the lowly dandelion

Posted by on January 25, 2015 in blog, nourishing herbs | Comments Off on the lowly dandelion

“There are always flowers for those who want to see them.”  Henri Matisse

dandelion greens

Dandelion – the word comes from the french dent de lion meaning tooth of a lion.  Herbalists absolutely love the dandelion… unfortunately, homeowner’s do not!  Most of us don’t want them in our yards and go to great lengths to see to their complete eradication.  And it’s a strange irony that our supermarket sells dandelion leaves (much  bigger than the paltry ones growing my lawn) for $7.00 a bunch!  Turns out they are a nutritional powerhouse, brimming with minerals and vitamins!  Truly, one man’s weed is another man’s salad!

For most, the dandelion is an unwelcome invader, but as a beekeeper, I can appreciate that it was european settlers who introduced the dandelion to the midwest as food for the honey bee (as it turns out, the settlers brought the honeybees too!) That’s right… the dandelion was brought to this country, on purpose!  Whether or not my family wants to eat it is one thing, but the bees love dandelions.  They are one of the first and most reliable blossoms of spring and in our yard, offer an abundant food source.

dandelion pollination

Dandelions are often used in salads, but my Greek father in law simply liked to just blanch and sauté them with butter or olive oil and salt.  In Europe, you’ll even find the flowers made into dandelion wine.

If you have ever eaten dandelions, then you know that the roots and leaves are quite bitter.  That flavor stems from the flavonoids that give the dandelion such effective purifying and cleansing properties.   Bitter flavor aside, the dandelion may be one of the world’s most nutritious green vegetables.  It ranks among the best natural kidney and urinary tract cleansers and it is a detox powerhouse.  In fact, if you check the labels, you’ll see that most detox formulas on the market use the dandelions toxin eliminating properties in their products.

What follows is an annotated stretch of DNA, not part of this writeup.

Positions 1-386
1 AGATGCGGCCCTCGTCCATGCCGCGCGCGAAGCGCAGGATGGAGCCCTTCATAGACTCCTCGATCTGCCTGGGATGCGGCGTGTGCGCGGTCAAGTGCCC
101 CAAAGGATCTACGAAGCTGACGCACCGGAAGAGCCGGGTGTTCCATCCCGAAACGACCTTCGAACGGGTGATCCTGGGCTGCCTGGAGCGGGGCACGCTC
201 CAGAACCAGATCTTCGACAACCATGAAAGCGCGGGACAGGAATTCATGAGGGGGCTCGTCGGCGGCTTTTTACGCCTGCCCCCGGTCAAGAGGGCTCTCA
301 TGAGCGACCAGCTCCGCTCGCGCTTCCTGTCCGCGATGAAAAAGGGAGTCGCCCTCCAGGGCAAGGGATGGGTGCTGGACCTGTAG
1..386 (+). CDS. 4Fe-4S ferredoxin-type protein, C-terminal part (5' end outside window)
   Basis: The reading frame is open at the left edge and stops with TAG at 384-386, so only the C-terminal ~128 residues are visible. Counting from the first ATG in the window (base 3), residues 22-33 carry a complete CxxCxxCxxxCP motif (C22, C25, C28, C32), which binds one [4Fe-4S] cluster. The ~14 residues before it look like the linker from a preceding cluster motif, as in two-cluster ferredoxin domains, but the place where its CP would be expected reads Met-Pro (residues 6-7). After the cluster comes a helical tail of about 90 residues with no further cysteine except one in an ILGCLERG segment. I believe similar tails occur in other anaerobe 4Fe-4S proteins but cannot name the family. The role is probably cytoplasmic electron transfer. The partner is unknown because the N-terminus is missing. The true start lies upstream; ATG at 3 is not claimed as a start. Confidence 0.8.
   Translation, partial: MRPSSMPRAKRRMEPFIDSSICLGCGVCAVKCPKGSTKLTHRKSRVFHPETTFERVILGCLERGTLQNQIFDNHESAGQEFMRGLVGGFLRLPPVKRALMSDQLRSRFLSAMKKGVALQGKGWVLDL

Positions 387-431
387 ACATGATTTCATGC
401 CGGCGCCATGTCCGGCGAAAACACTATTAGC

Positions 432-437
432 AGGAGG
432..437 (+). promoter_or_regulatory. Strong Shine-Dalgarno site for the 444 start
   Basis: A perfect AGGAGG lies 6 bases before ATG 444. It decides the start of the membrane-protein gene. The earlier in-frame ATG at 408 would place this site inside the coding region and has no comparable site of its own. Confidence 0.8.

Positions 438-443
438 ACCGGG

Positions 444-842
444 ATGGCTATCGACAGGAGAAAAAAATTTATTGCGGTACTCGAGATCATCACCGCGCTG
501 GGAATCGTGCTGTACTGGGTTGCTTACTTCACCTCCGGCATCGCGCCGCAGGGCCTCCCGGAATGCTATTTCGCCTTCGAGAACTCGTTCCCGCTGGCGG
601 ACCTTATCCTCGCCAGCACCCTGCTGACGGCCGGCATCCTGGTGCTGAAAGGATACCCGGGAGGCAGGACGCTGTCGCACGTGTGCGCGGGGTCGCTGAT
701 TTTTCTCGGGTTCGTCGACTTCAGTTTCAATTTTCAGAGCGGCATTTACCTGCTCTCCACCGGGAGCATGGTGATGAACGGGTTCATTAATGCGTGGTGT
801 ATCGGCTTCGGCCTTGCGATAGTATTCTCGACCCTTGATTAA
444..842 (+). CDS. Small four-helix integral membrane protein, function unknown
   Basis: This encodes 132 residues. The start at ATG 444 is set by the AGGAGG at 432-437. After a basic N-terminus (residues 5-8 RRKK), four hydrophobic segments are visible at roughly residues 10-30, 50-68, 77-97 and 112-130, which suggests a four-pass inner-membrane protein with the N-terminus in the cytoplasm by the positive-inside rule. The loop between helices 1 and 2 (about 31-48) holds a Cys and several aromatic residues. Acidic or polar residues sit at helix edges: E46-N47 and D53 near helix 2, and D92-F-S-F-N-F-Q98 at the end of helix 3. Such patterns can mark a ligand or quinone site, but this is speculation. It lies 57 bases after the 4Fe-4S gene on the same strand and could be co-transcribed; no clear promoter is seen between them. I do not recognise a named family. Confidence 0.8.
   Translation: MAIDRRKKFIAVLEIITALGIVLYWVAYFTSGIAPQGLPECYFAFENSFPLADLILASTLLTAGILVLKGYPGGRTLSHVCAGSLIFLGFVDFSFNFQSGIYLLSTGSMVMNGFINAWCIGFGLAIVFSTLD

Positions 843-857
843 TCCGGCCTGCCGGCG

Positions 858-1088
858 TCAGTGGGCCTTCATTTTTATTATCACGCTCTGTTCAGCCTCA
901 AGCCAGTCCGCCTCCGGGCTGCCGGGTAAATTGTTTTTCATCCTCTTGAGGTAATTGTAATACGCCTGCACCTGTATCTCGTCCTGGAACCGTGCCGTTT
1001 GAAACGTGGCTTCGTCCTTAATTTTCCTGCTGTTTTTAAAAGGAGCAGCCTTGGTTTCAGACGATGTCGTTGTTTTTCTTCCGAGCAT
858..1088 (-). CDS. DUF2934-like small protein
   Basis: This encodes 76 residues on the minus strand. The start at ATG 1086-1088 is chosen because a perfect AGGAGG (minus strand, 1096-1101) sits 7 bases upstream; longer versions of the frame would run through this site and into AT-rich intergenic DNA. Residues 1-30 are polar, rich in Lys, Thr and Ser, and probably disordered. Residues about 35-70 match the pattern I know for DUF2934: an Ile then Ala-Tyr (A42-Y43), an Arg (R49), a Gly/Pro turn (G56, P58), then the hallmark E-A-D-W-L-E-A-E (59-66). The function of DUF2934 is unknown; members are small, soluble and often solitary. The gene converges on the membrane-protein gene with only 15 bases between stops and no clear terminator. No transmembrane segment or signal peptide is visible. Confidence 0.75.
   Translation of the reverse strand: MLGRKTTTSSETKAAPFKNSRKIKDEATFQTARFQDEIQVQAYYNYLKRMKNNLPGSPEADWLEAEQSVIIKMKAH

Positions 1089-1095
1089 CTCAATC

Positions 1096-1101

It’s time to rethink our relationship with the lowly dandelion… in an age where many are beginning to put forth the notion of lawns for food…. most of us already have an awesome ally and easy salad growing – whether we have a vegetable garden or not!

The following are some fascinating tidbits about dandelions.

  • The dandelion is an immense support to the liver.  Our livers perform more than 500 physiological functions.  Just one of the function of the liver is as a detoxifying organ, and one reason the dandelion is a smart choice for liver health.  Our livers do more in our bodies than we probably think.  The dandelion contains a diversity of constituents that support, cleanse and protect the liver, including caffeic acid, which has been widely researched.  Caffeic acid has considerable amount of research backing it’s liver protective qualities.

  • The dandelion also has sizable amounts of choline that stimulate the liver to replace damaged cells.

  • Dandelions contain  considerable amounts of potassium that restore the balance in the kidneys as toxins are flushed out of the body.

  • The fiber in the whole plant is characterized as gelatinous because of its astonishing ability to absorb and transport toxins from the bowels out of the body, balance intestinal flora and soothe and alleviates the digestive tract